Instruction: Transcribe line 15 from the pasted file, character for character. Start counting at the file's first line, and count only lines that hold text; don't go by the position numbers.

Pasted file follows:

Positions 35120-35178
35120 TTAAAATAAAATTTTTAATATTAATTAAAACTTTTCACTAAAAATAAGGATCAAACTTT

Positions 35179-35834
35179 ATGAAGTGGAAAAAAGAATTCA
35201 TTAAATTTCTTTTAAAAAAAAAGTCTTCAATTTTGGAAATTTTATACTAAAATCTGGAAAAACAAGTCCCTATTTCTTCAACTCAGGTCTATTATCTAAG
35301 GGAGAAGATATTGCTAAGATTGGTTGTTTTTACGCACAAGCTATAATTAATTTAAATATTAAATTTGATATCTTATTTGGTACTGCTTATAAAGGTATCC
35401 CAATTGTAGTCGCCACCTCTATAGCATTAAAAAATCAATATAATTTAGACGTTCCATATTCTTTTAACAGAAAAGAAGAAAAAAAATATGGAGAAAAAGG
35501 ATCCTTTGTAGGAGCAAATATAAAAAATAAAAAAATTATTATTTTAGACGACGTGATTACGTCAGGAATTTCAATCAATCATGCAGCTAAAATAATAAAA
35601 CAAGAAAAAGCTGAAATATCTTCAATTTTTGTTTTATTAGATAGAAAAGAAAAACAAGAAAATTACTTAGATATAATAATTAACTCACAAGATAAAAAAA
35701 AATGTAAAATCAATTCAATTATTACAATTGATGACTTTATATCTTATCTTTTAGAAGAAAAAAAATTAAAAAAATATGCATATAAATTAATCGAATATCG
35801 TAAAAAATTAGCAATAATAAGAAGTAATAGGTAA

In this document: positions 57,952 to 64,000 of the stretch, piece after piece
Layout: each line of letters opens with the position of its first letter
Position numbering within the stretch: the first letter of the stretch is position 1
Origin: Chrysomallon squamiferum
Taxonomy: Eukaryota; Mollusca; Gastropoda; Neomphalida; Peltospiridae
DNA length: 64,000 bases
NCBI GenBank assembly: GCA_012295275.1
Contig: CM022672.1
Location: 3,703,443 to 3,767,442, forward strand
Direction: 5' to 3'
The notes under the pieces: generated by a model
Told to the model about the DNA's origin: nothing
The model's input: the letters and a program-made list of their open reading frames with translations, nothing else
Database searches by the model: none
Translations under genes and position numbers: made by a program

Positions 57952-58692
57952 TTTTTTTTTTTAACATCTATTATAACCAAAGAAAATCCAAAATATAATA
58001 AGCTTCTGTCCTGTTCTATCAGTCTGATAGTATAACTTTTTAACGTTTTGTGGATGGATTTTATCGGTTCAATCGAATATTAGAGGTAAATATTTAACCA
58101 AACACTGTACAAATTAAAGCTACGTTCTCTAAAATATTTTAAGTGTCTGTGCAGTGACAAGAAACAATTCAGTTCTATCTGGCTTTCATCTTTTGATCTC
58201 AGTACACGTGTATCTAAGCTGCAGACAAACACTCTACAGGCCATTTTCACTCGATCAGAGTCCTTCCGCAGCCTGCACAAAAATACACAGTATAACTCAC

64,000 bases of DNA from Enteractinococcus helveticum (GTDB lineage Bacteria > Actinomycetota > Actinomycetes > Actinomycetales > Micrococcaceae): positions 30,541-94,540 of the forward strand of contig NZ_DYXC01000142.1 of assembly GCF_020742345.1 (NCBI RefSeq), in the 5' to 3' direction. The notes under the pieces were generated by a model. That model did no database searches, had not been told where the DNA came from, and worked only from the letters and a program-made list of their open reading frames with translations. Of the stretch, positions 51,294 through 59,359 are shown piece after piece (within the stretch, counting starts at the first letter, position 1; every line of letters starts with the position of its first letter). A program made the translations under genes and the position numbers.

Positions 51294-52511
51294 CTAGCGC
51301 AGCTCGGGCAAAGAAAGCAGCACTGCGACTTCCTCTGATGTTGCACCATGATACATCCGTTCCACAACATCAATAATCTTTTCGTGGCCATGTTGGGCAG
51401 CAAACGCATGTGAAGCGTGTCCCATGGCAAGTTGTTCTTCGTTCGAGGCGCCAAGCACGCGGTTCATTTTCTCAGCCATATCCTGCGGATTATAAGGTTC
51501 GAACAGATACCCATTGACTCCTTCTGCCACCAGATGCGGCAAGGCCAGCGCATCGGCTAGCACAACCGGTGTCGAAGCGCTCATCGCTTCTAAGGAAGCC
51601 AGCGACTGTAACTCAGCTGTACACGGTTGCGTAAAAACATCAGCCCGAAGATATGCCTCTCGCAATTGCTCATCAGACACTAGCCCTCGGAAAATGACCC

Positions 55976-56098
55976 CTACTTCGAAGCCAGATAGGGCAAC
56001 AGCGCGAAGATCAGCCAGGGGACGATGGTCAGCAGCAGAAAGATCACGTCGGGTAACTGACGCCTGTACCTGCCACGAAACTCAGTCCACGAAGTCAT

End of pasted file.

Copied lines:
Origin: Chrysomallon squamiferum